Our next task before sending off the selfie photos to the website, was to create a scavenger hunt for others. You already know the four properties and their locations. Plus for each organization, I’ve included a link to their websites. 

Your task, should you choose to complete it while you look for the decorated trees, is to also locate these finds. 

#1: Phoebe nest protected from the weather.

#2: Shiny chrome in the forest

#3: Home for flying salamanders

#4: Wet wetland

#5: Fairy castle with many spires and towers

And finally, #6: Snowshoe snowflake! 

The numbers: 

4 trees: √

4 selfies: √

Photo to represent our team: √

Scavenger hunt for others: √

Total time to complete race: 5 hours

We finished this leg of the Amazing Race–Our Style by 3:30pm, uploaded the selfies, sent them to Maine Christmas Tree Hunt, and found out that we took first place today! Yippee. (We were sad to learn that Team Purple made some wrong turns and got delayed.)

One more leg to go in January. Who will be the winners of the Amazing Race–Our Style? Stay tuned. 

Book of November: Kaufman Field Guide to Nature of New England

All month I’ve been thinking about which book to recommend and then a recent purchase came to the forefront. Finally. It’s a good thing given that this is the last day of November. 

Here’s the scoop: I was scanning book titles at Maine Audubon’s Gilsland Farm Bookstore and happened upon Kaufman’s Field Guide to Nature of New England. Since I already had National Audubon Society Field Guide to New England on my bookshelf, I wasn’t sure I needed Kaufman’s guide. But my friend Karen Herold highly recommended it and said she preferred it to the other book. I’m am hear to state that I wholeheartedly agree. 

Kaufman Field Guide to Nature of New England was written by husband/wife team Kenn Kaufman and Kimberly Kaufman. Both are naturalists extraordinaire, he being the author of other field guides (which I don’t yet own) and she the executive director of the Black Swamp Bird Observatory in Ohio. 

The Kaufmans have color coded each section of the 7.75 X 4.75-inch book, making for easy reference. And though it’s a wee bit heavy (no heavier than the other book), it fits easily into the small pack I carry for explorations of the natural world. Of course, David Brown’s Trackards, accompany it.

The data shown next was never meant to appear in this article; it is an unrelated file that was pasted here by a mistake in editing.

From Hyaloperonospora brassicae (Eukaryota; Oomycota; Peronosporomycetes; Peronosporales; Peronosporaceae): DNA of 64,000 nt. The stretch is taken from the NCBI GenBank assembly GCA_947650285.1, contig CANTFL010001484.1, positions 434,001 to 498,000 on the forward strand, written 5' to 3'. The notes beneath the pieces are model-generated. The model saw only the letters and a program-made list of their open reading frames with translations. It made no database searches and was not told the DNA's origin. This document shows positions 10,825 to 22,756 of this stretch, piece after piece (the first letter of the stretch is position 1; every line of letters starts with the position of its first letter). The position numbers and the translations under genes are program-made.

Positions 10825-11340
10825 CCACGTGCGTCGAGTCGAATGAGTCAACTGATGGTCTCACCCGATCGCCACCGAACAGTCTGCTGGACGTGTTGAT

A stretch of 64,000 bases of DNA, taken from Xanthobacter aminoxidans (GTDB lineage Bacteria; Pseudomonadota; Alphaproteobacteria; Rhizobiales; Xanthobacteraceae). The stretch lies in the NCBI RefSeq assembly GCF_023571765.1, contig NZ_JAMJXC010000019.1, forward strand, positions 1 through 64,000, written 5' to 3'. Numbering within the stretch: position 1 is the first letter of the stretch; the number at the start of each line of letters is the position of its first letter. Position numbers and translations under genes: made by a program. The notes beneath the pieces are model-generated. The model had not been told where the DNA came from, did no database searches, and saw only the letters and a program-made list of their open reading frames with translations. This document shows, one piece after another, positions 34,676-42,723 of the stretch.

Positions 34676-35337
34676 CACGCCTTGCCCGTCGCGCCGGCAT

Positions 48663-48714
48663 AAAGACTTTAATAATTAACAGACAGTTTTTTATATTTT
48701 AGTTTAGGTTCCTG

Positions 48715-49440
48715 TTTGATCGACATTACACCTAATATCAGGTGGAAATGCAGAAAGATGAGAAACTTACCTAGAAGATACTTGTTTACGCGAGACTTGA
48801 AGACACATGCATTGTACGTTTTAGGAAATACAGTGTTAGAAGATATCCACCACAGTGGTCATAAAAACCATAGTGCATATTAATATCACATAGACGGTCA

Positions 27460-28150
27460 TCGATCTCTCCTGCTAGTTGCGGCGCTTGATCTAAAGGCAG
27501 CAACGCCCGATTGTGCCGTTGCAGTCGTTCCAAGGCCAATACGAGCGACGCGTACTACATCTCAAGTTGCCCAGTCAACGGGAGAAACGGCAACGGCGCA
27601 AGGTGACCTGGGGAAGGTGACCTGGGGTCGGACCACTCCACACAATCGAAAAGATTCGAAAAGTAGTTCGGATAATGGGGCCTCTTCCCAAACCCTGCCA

Speaking of tracks, the Kaufmans do offer a few identifying features of such, but they also recommend two other sources: the Peterson Guide to Animal Tracks and Paul Rezendes’ Tracks and the Art of Seeing.  I highly recommend both as well,

plus Dorcas Miller’s Track Finder,

which just happens to include me in the acknowledgements. But . . . 

my go-to guide in the field remains David Brown’s Trackards

Back to the Kaufman guide: I wish I’d had it with me this past summer when I encountered sulphur butterflies puddling on a dirt road in the western Maine town of Fryeburg. First off, the section on butterflies and moths begins with an explanation of their life cycles and the differences between the two, including an illustration of their antennae. 

In addition, a feature I really like is the view of the upper and underside of the wings since . . . 

 some butterflies “keep their wings tightly closed above their backs when at rest, 

showing their bright undersides mainly in flight,” state the Kaufmans on page 302. 

I could have fluctuated between Clouded Sulphur and Pink-edged Sulphur in my determination, but the description on page 302 reminded me that the latter prefers bogs and blueberry barrens and I was standing in the midst of a farm where milkweed, other wildflowers and hay grew. The other thing that supported my attempt at ID was that though my butterflies did have  pink-edged wings, the dots matched those of the Clouded in the book. 

And since it is now winter, the guide will be handy to pull out when showing others what a critter looks like–especially if we have the joy of spying one. 

Occasionally that happens, such as on one occasion last winter when a few of us saw this mink. Please forgive the fuzziness–a result of my excitement. 

And had I purchased the book sooner, I could have pulled it out as two friends and I watched an otter frolic in early summer. 

But . . . now I have it and it is the perfect addition to my pack, whether for solo hikes or with others when we question what we’re seeing. 

I think one of the things that I really appreciate about this book is the voice of the authors, which echoes my own thoughts. (And their sweet dedications to each other on page 4.)

In the introduction, Kenn writes, “Once a person goes outdoors with senses attuned to nature, the sheer diversity of living things is both delightful and maddening, both reassuring and overwhelming.” Just this morning, Alanna Doughty, education director of Lakes Environmental Association, and I exchanged an email conversation about the very same thought and gave thanks that we still have so much to learn.